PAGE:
Decalogue, Royal Arms. Usually, a Decalogue is a wooden board or boards containing the Ten Commandments, The Apostles Creed, and the Our Father. They were ordered to be displayed in all parish churches shortly after the Reformation, supposedly on the word of Elizabeth I herself. Placed at the east end of the chancel where the altar had formerly been, they were not only to show what were felt to be the only true essentials of the Christian faith, but also of the legal power of the state over the sacramental power of the church. They were sometimes surmounted by the royal arms, although this more commonly took the place of the former rood above the chancel arch.

Very few examples of this age survive. Over the years, they were renewed and repainted; during the Commonwealth period, many sets of royal arms were destroyed, and the puritans also had a cautious eye on some of the words of the Apostles Creed. In practice, most surviving examples in Norfolk churches date from the late 18th and early 19th centuries, at the time of an Evangelical revival. Otherwise, the most unusual Royal Arms are to James II.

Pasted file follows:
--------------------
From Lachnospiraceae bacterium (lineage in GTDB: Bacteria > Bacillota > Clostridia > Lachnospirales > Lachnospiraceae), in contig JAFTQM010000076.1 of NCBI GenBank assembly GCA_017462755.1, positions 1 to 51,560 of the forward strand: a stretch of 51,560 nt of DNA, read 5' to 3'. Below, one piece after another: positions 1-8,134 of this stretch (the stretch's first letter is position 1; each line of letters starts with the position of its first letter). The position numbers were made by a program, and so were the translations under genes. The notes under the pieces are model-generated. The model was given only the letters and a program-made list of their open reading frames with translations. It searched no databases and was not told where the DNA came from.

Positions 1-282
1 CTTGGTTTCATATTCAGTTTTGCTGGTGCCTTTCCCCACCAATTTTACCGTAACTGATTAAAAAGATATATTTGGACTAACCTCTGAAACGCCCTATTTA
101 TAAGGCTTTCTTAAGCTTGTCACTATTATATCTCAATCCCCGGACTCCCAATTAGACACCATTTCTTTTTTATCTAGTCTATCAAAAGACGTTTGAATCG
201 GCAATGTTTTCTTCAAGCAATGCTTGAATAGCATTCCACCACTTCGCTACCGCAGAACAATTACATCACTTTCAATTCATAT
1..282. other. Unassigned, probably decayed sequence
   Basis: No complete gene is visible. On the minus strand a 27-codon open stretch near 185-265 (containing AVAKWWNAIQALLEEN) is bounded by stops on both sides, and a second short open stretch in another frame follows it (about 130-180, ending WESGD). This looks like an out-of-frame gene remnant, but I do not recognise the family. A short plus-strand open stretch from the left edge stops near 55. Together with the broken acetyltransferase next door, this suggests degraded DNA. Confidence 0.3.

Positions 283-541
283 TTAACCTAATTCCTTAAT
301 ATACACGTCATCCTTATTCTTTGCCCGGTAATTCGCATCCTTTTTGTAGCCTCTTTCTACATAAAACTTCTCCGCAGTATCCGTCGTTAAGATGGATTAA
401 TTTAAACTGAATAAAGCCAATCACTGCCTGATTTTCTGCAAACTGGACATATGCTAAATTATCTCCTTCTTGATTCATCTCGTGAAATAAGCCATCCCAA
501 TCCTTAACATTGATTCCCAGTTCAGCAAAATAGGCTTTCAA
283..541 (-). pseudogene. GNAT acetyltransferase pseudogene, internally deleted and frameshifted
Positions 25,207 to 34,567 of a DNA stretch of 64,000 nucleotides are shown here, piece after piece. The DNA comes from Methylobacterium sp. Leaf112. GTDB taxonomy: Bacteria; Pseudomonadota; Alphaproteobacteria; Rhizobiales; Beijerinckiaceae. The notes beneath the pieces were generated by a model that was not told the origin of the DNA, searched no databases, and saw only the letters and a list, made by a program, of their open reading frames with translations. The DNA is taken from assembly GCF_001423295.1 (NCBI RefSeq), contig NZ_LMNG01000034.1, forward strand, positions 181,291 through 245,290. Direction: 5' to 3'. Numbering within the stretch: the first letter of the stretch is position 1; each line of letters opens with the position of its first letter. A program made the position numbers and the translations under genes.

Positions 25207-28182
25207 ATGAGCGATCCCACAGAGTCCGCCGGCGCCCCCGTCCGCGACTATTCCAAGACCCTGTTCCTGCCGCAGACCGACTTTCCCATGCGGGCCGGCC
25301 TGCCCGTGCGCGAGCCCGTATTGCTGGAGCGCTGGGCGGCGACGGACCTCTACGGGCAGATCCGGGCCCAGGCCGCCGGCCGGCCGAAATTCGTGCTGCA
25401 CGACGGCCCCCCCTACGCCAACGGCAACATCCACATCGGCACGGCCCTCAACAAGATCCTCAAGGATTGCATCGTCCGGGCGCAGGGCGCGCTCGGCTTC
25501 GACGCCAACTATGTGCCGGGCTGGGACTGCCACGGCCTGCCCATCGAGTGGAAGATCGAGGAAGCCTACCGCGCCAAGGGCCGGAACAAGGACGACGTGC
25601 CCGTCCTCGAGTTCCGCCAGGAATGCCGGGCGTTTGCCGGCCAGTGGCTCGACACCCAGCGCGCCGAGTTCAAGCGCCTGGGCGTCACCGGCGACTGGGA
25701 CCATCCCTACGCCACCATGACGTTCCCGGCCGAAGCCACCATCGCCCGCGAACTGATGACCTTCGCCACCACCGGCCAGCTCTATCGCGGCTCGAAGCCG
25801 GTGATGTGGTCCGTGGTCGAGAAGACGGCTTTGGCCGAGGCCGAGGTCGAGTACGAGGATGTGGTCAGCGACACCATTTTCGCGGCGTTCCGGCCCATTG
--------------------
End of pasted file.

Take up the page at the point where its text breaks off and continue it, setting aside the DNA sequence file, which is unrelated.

The reordering of parish churches under the influence of the Oxford Movement in the second half of the 19th century effectively banished most decalogue boards.

  The royal arms were rehung, usually above the south door, although they survive in their original location some places.

The decalogue boards themselves were placed somewhere inconspicuous, usually high on the west wall, or in the space beneath the tower. In some places, they survive each side of the altar, where an Evangelical vicar would have no truck with Anglo-catholic practices. In other cases, they were simply destroyed.